R.B. Brenner

‘Obamacare on the Peninsula’ project showcased range of students’ skills

This fall, I challenged the 18 students in my Public Issues Reporting course to undertake a major project examining the implementation of the Affordable Care Act. In less than six weeks, while juggling other class assignments, they brainstormed idea, formed reporting teams, created a highly customized WordPress site, and produced in-depth articles,  a data visualization, audio slideshows and a four-minute video.

On top of that, they organized, hosted, live blogged and live streamed a panel discussion featuring two Stanford professors and a top public health official.

I’m proud to share the website that houses all their work.


Digital Journalism, Winter 2014

In “legacy” media, newspaper and magazine journalists had no need to learn how to operate the printing presses, or to understand strategies the marketing and circulation departments used to promote and distribute their work. Their interactions with readers were one-sided at best, antisocial at worst. And computers were treated as glorified typewriters. The Internet blew that world up. Mobile technologies and social media are shaking it yet again. This course explores the mind-sets and skill-sets of  journalism in the digital age.

Graded assignments: Students are evaluated on three assignments and on class participation.

The details:

  1. Envision, build and maintain a self-hosted WordPress site. Due Feb. 11 (30% of course grade)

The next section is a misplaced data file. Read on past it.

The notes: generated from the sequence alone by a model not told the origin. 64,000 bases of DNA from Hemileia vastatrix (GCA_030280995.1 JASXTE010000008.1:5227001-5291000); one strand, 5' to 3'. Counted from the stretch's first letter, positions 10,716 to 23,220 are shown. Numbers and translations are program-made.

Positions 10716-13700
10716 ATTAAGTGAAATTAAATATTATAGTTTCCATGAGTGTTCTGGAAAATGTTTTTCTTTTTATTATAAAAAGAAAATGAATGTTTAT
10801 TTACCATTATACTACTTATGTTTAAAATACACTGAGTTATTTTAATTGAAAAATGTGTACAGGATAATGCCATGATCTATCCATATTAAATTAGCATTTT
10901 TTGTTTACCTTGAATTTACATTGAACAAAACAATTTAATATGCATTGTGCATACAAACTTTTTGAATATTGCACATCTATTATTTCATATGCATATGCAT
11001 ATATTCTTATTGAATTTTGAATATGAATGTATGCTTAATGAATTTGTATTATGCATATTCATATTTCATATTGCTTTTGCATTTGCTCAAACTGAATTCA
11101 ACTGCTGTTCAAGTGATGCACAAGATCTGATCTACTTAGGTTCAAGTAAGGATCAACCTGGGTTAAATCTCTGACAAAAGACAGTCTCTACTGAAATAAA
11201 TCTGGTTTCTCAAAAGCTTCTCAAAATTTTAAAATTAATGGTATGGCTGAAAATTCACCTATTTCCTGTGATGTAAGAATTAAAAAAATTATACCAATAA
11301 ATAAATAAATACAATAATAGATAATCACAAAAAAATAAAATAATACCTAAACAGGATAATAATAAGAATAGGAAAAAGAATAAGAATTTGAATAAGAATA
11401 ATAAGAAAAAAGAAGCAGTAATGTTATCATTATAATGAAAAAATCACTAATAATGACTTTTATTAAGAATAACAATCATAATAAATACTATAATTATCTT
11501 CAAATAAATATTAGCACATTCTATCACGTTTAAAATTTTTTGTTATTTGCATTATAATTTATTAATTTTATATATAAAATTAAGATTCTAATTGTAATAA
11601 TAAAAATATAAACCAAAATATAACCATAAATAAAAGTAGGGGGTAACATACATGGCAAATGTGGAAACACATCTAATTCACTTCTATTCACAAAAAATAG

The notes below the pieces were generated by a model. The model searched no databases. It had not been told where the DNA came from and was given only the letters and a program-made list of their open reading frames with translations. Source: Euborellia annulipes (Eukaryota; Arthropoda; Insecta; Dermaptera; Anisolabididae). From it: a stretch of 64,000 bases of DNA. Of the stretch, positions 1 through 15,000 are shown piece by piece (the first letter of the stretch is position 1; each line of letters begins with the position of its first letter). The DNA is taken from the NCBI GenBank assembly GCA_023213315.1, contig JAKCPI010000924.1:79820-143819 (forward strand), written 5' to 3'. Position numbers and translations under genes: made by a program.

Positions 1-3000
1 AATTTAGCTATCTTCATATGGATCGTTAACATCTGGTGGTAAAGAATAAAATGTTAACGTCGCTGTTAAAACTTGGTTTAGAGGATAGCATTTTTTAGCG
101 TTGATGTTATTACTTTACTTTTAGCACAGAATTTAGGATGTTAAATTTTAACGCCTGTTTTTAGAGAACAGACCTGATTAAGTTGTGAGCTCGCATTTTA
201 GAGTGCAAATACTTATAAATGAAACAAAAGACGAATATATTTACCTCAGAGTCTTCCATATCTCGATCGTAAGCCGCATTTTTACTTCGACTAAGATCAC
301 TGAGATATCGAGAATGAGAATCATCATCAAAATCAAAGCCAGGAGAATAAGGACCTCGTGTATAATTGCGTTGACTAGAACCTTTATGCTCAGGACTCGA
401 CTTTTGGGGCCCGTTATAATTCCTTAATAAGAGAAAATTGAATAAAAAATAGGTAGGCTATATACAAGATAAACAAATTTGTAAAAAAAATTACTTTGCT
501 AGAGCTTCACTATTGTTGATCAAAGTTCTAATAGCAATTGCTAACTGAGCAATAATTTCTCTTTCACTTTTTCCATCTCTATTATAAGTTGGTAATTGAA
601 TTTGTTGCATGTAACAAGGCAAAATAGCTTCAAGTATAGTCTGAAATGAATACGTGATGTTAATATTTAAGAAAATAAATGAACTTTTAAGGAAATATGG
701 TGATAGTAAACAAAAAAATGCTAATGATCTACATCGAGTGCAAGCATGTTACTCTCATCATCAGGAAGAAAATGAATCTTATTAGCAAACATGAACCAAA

2. In-class Data Challenge, testing the skills you learn in Weeks 5-6. Feb. 18 (30%)
  3. On your site, write six blog posts: two in reaction to the “Riptide” video interviews you watch, two in response to Nieman Journalism Lab Predictions for 2014, and two based on COMM 291 seminars speakers Matthew Winkler and Raney Aronson-Rath. (20%) March 4
  4. Write a memo advising a media site on how to grow its audience and improve its journalism. March 11 (20%)

Grading: Grades will be determined on a point system: (96-100 = A; 90-95 = A-; 86-89 = B+; 82-85 = B; 78-81 = B-; 74-77 = C+; 70-73 = C, etc.)

Guidelines: This is a seminar that relies heavily on in-class workshops. Be prepared and collegial, show up on time, and meet deadlines. There are no textbooks or paper handouts. All of the materials you will need can be found on this website, which will be updated throughout the quarter.

Honor Code: Be sure you are familiar with Stanford’s Honor Code.

>>Pre-Class Requirements:

  • Follow our tutorial for purchasing web hosting, registering a domain name and properly installing WordPress.
  • Download and install the latest version of the Firefox browser on the laptop you intend to use in class.
  • Install the latest version of Microsoft Excel on your laptop.

>>Week 1, January 7 — Getting Started

  • Survey of classes, assignments and learning goals.